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Monday, March 24, 2008

Bruce Bartlett: Stop Those Checks

Bruce Bartlett says we should cancel the rebate checks and use the money in other ways:

Stop Those Checks, by Bruce Bartlett, Commentary, NY Times: With unusual speed and cooperation last month, George W. Bush and Democrats in Congress agreed to a tax rebate set to be paid out beginning in May. Families will get checks for $300 to $1200 or more, and it is assumed that they will all rush out to spend this money immediately, giving retailers a boost that will raise economic growth.

Despite the bipartisan support for the rebate, few economists have supported the idea. They note that we have tried rebates in the past — most recently in 2001 — and there is no evidence that they have meaningfully stimulated either consumption or growth. By and large, people saved the money they received or paid bills...; very few used their rebates to increase spending.

The true reason why the current rebate has been so popular in Washington is that giving away free money in an election year is good for politicians of both parties. Superficially, it looks as if Washington is responding to a real problem with decisive action. ...

But in the almost six weeks since the rebate legislation was signed into law, the economic situation has changed. The meltdown in financial markets is much more serious than it looked in February. ...

The solution, therefore, is not to drop $100 bills from helicopters — which is essentially what the rebate would do. Rather, what we need is a mortgage Superfund that can clean up the toxic waste. If we can cleanse the financial system of at least some of the bad debts, it will do far more to restore the economy to health than anything that could be accomplished by the rebate...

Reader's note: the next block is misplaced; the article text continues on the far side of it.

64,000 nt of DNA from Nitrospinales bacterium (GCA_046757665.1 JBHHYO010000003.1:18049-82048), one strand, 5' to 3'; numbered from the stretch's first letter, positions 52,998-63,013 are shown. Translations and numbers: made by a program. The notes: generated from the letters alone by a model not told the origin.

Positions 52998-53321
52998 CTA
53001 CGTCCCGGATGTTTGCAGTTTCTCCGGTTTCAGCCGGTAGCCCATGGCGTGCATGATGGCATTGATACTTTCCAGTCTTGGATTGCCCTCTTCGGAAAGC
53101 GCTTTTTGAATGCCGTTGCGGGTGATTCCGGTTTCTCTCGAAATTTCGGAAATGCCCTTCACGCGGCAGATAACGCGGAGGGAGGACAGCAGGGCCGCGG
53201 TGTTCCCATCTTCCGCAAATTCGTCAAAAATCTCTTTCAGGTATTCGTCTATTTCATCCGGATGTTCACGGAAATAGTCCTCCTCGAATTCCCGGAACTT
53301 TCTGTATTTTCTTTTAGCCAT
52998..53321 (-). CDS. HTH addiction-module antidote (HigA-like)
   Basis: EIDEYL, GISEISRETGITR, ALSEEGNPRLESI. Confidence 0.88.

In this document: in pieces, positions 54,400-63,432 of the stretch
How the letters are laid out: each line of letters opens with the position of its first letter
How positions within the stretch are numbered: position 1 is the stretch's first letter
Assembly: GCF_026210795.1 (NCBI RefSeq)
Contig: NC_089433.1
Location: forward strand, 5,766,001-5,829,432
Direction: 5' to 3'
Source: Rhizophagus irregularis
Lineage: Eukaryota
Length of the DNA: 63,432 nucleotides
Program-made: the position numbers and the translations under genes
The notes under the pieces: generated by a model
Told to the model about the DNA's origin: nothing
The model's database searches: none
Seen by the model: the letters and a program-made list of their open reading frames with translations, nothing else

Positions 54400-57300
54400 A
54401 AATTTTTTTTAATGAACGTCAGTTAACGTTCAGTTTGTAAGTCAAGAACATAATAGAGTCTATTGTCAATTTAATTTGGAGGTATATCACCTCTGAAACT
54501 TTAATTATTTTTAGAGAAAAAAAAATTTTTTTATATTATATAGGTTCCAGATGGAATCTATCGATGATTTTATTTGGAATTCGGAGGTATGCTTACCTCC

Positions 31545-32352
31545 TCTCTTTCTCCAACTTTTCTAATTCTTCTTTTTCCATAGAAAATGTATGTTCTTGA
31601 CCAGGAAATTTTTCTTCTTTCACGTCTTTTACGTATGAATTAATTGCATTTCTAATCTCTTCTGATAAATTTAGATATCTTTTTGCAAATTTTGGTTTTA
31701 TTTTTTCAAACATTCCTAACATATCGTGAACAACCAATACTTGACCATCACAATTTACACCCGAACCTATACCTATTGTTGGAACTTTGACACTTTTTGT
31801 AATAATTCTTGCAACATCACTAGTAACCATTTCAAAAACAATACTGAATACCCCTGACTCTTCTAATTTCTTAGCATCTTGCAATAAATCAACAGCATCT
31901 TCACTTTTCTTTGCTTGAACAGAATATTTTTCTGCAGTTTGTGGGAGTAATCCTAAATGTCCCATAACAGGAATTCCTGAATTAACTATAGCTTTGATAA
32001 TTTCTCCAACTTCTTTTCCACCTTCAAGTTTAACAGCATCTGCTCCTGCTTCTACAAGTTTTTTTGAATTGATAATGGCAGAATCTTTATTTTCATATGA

We all know that the government is eventually going to get stuck with a lot of the bad debts... At the same time, there are increasing demands for targeted relief for homeowners facing foreclosure. It looks to many people as if Washington cares more about fat-cat bankers than working families in hard times. At some point, Congress is going to respond with additional aid for people caught in the mortgage mess, and this relief will come on top of the $117 billion cost of the rebate.

We need to stop and ask whether we can afford to spend $117 billion that the Treasury Department does not have on a program of dubious effectiveness. It simply makes no sense to send out checks to people who have no need for it as some kind of election-year bribe to vote for incumbents of both parties. That money would go a long way toward cleaning up the mortgages that are poisoning the financial sector.

Congress should immediately repeal the rebate and redirect the money that has been budgeted into a package of measures that would help the housing sector and those people who actually need assistance. The Treasury might use some of the money, for example, to enable Fannie Mae and Freddie Mac ... to buy up some of the bad mortgages, get them off bank balance sheets and help homeowners refinance them.

My gut tells me that the vast majority of Americans would happily give up their rebate if they knew that the money would be used instead to help families in need and start the process of cleaning up the bad debts in the housing sector. Everyone knows that we will have to spend the money eventually...